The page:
There have been 2,300 rescues performed since flooding in the hurricane’s aftermath forced people out of their homes, including 80 by air. The American Red Cross reported 39 shelters remained open Thursday, serving more than 2,600 people. Power outage reports were down to about 43,700 across the state Thursday afternoon, though that number could rise with the surging rivers.

State officials are urging beach-goers to pay close attention to danger spots and take alternate routes. U.S. 70 in Lenoir County is closed between N.C. 58 and U.S. 258, and U.S. 64 in Edgecombe County is closed between Princeville and SR 1606.

Sections of Interstate 95 south of Benson also remained closed due to flooding. Benson officials said Thursday traffic will continue to be diverted through town as a southbound section of the interstate at the Johnston-Harnett county line remains closed until Saturday. During that time the state DOT will build a crossover lane to use the northbound side until the section can be repaired in about three weeks. A seven-mile stretch of westbound Interstate 40 near Newton Grove has yet to open.

McCrory said the Neuse started to recede in Goldsboro. He said towns further downstream along the Neuse such as Cove City, Dover, Ft. Barnwell, Vanceboro and other communities in western parts of Craven County are at risk of flooding as the river starts to crest Saturday.

“The people being impacted the most are the poor,” McCrory said in Kinston on Thursday. “And when they are displaced they have nothing. They have nothing to go to.”

Beyond the immediate and pending emergencies, North Carolina has a long recovery ahead.

On Thursday, the Division of Employment Security announced emergency unemployment benefits for people who live in 20 North Carolina counties and lost jobs or business because of the hurricane. The designation means they will not have to wait a week or provide evidence of job searches to receive benefits.

The flooding has killed 1.9 million poultry and an estimated 4,800 hogs, state agriculture officials say. State environmental officials say reports from farmers indicate the flooding has not caused ruptures or overflows of hog waste lagoons, though 11 of them have taken in floodwaters. Stephanie Hawco, a state Department of Environmental Quality spokeswoman, said aerial tours of hog lagoons in flood areas will be conducted Friday or Saturday.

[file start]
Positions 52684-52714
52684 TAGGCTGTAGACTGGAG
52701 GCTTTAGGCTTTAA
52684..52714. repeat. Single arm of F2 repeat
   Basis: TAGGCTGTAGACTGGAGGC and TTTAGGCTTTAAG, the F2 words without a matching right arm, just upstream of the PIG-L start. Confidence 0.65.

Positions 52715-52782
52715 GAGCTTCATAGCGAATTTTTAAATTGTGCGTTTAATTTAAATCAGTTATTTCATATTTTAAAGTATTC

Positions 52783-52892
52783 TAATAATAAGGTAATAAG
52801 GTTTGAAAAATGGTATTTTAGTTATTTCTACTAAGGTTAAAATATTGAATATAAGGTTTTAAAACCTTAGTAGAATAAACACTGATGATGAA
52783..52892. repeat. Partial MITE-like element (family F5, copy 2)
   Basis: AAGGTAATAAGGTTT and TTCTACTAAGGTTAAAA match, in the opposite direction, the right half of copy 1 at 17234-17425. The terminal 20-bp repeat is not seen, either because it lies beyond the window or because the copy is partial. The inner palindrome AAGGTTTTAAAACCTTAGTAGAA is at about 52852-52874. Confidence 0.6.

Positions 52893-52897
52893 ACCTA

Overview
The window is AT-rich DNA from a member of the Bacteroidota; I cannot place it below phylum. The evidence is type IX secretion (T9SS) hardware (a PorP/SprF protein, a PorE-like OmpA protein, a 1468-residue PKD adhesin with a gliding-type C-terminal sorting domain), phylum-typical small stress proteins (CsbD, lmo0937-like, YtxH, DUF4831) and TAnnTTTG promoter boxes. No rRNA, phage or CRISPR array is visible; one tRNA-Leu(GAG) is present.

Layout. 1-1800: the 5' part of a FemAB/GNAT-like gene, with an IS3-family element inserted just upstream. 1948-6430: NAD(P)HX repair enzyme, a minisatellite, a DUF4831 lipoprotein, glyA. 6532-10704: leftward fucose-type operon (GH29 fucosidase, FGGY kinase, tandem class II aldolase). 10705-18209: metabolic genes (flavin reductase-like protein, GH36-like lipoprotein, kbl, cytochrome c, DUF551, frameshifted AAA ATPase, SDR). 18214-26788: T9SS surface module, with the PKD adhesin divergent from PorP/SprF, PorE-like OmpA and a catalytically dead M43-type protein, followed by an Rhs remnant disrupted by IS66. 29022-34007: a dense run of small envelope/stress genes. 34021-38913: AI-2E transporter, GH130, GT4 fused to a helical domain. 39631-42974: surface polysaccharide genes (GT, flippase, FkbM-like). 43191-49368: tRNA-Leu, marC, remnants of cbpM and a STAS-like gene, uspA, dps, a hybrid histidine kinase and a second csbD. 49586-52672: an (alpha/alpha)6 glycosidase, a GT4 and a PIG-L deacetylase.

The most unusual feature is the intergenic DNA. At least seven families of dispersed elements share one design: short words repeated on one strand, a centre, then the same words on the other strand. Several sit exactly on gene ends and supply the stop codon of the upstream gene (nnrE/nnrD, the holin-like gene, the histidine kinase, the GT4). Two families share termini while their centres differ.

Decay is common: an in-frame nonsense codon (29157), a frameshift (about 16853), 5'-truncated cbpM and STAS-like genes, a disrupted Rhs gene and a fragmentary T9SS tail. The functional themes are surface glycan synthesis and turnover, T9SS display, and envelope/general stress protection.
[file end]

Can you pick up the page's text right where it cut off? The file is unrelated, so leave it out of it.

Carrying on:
Dramatic drone footage shows the devastation to the coastal city of Jeremie after Hurricane Matthew.

How to apply for FEMA aid

Disaster survivors in the following counties can register for federal assistance: Beaufort, Bertie, Bladen, Columbus, Cumberland, Dare, Duplin, Edgecombe, Harnett, Hoke, Hyde, Gates, Greene, Johnston, Jones, Lenoir, Nash, Pender, Pitt, Robeson, Sampson, Wayne and Wilson.

Homeowners, renters, and business owners who suffered loss or damages due to Hurricane Matthew can register at www.DisasterAssistance.gov, by downloading the FEMA mobile app, or by calling 1-800-621-FEMA (3362). For those who use 711 or Video Relay Service (VRS), the number is the same. For people using TTY, the number is 1-800-462-7585. The numbers will operate from 7 a.m. to 11 p.m. seven days a week.

Grant assistance provided by FEMA for homeowners and renters can include funds to help with rent, temporary housing and home repairs to their primary residences, as well as personal and necessary items, moving and storage expenses, transportation, medical and dental expenses, or funeral and burial and re-interment costs caused by the disaster. Other relief programs include crisis counseling and legal assistance.

Survivors should also contact their insurance company to file an insurance claim. FEMA won’t duplicate claims, but those without insurance or who may be underinsured may still receive help after their insurance claims have been settled.